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Why Tortoises Rock

What does training Aldabra tortoises have to do with cleaning and feeding dogs in a shelter setting? Dr. Emily Weiss revisits an old classic about her early days as an applied animal behaviorist.

 

“A Blog Story: Why Tortoises Rock”—originally published July 15, 2010

One of the most powerful experiences in my professional career as an applied animal behaviorist involves tortoises. I know what some of you are thinking… I have worked with some amazing creatures from orangutans, lions, bears, elephants and more—so why tortoises? Because the tortoises taught me what “sentient being” really means, which has weaved into the work I do every day with shelters.

Aldabra tortoises are very large tortoises similar to Galapagos tortoises. The zoo I worked for had 4 of these tortoises. They had access to an outside area where they could graze and wallow, as tortoises will do. In summers they had continuous outside access, but in the fall, they needed to come in at night, as the temperatures would drop to levels that were dangerous to tropical tortoises. The keepers would put a call out each evening to have folks come help lift the tortoises and bring them in. If a 500-pound tortoise does not want to come in, he will put his body inside his shell and hunker down… 4 keepers were needed to pick up a tortoise!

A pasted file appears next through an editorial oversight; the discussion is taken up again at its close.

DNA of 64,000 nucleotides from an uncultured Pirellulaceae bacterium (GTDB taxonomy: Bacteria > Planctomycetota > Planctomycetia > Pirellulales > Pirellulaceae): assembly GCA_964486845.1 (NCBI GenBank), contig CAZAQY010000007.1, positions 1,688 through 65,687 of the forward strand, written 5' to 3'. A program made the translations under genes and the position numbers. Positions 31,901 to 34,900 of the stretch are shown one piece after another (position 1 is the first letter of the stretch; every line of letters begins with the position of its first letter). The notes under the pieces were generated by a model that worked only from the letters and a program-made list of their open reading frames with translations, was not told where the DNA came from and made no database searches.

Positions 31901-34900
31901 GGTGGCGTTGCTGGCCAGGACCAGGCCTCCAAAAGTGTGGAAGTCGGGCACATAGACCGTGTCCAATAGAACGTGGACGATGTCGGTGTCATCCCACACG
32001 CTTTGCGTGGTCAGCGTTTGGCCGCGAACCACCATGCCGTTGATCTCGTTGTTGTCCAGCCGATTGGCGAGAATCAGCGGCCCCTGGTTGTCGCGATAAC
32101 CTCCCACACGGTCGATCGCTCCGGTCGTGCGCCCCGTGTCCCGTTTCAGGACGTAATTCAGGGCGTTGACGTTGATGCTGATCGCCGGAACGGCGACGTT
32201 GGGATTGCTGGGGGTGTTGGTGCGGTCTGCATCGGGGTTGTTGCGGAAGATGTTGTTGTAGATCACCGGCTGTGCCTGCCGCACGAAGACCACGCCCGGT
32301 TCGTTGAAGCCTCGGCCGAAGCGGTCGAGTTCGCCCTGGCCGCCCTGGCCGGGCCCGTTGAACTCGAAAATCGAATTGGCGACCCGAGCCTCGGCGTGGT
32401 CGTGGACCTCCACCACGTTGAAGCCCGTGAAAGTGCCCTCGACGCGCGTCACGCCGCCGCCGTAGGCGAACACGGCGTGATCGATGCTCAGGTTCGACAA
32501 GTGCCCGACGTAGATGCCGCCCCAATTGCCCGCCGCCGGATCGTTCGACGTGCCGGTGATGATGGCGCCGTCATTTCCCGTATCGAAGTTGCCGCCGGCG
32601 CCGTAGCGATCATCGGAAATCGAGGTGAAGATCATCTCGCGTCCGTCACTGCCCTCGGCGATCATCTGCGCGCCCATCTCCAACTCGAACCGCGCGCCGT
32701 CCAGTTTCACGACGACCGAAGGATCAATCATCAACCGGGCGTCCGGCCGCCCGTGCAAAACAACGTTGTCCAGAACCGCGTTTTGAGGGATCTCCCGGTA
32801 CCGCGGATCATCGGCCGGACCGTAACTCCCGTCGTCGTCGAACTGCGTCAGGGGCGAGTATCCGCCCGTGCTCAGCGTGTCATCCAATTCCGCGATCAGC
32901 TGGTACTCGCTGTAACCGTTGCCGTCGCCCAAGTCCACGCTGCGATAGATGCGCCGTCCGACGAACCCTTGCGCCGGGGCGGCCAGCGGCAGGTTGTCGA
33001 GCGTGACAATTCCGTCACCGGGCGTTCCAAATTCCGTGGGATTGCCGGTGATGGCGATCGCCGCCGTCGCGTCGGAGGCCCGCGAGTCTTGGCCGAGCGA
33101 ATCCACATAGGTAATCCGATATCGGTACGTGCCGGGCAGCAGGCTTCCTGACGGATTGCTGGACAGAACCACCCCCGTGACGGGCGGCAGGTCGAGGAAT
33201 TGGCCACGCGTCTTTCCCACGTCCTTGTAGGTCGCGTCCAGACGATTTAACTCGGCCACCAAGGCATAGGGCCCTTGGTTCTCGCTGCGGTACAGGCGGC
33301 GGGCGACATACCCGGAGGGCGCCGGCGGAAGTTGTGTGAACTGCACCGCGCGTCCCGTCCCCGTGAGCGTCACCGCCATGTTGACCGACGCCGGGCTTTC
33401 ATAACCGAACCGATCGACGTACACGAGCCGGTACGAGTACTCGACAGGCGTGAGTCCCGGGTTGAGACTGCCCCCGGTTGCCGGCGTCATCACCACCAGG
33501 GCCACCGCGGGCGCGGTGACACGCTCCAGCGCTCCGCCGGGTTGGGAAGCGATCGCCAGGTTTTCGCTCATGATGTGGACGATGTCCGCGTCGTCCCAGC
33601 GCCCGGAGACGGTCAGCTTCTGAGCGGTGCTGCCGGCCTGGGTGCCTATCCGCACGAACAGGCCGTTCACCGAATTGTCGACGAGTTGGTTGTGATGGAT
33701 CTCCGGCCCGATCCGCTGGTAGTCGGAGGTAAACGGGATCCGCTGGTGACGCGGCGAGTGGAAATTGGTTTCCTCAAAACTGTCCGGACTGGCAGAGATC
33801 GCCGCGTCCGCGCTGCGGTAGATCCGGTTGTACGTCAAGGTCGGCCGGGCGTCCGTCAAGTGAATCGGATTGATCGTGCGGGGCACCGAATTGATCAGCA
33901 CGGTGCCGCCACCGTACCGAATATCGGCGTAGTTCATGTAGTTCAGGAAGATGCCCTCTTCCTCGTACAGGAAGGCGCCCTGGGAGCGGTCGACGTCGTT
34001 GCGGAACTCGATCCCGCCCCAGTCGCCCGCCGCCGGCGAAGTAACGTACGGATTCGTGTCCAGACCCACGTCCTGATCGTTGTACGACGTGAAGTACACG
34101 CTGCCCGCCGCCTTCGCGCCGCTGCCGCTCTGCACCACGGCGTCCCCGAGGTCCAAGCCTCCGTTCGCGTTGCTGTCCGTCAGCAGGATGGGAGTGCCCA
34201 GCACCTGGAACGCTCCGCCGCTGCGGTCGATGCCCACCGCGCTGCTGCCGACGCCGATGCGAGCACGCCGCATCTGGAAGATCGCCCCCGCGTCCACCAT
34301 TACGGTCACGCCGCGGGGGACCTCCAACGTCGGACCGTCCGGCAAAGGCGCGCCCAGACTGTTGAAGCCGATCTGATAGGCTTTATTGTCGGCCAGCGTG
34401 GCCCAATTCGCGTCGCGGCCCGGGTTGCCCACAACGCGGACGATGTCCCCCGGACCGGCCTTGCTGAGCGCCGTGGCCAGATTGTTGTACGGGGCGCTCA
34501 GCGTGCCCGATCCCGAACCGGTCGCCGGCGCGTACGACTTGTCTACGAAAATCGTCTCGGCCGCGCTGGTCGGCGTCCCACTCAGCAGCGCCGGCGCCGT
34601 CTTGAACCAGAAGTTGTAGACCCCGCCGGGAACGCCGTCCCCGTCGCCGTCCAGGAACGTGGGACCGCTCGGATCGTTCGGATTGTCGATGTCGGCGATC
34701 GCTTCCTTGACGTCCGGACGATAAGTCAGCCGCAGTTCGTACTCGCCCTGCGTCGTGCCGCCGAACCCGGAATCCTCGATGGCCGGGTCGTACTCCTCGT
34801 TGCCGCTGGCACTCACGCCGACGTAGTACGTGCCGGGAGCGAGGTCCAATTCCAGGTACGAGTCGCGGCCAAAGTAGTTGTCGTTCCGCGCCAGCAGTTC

Having observed the success of the positive reinforcement training I had been doing with some of the other species at the zoo, the tortoise keeper suggested that we target train the tortoises so that they could bring them in and out on cue. So, armed with cantaloupe slices (a favorite of the tortoises), a bright red ball on a stick and lots of patience, I began to train them. We started by simply pairing a cue with the delivery of food. The tortoises learned this quickly, and we moved to teaching them to touch their noses to the target (the bright red ball).  About 3 weeks into the training, the tortoises changed my world…

I walked up to their exhibit, which was surrounded by families watching the tortoises.   Just out of habit of talking, I called out to the tortoises, “Hey, guys!” … and they stood and turned and looked directly at me! Remember, their exhibit was surrounded by people, but they recognized my voice and oriented directly toward me! A tortoise?!

We trained the tortoises to allow us to pull blood samples from a web of vessels under their front legs. This required them to stand and stretch very tall so we could access that webbing. We published a manuscript in the Journal of Applied Animal Welfare Science on this technique—lots of zoos are no longer wrestling tortoises, instead using targets and touch. The tortoises were so motivated by touch that I could often train them without any food reward, using scratching and stroking of their necks as a reinforcer instead. I would come to the tortoises to just say hello, and they would lay their heads and necks on my lap.

So… how does this relate to saving lives in a shelter? A couple ways. I had assumed that a tortoise would behave much differently than they actually did, so I learned to never assume. Assuming can put lives at risk.

Also, the interaction between the human and nonhuman animal can be powerful, and depending upon the species, our presence may be a powerful training tool in and of itself. I have found this to be a great tool for working with shelter dogs and cats in such simple acts as cleaning and feeding.

My experience with the tortoises served as an epiphany for me. What experiences have helped to shape your world view?

 

 

Photo courtesy of Rennett Stowe

 

Related Links

Blog: “How To Train a Cat”

Blog: “So, Why Does My Dog Do That?”

 

 

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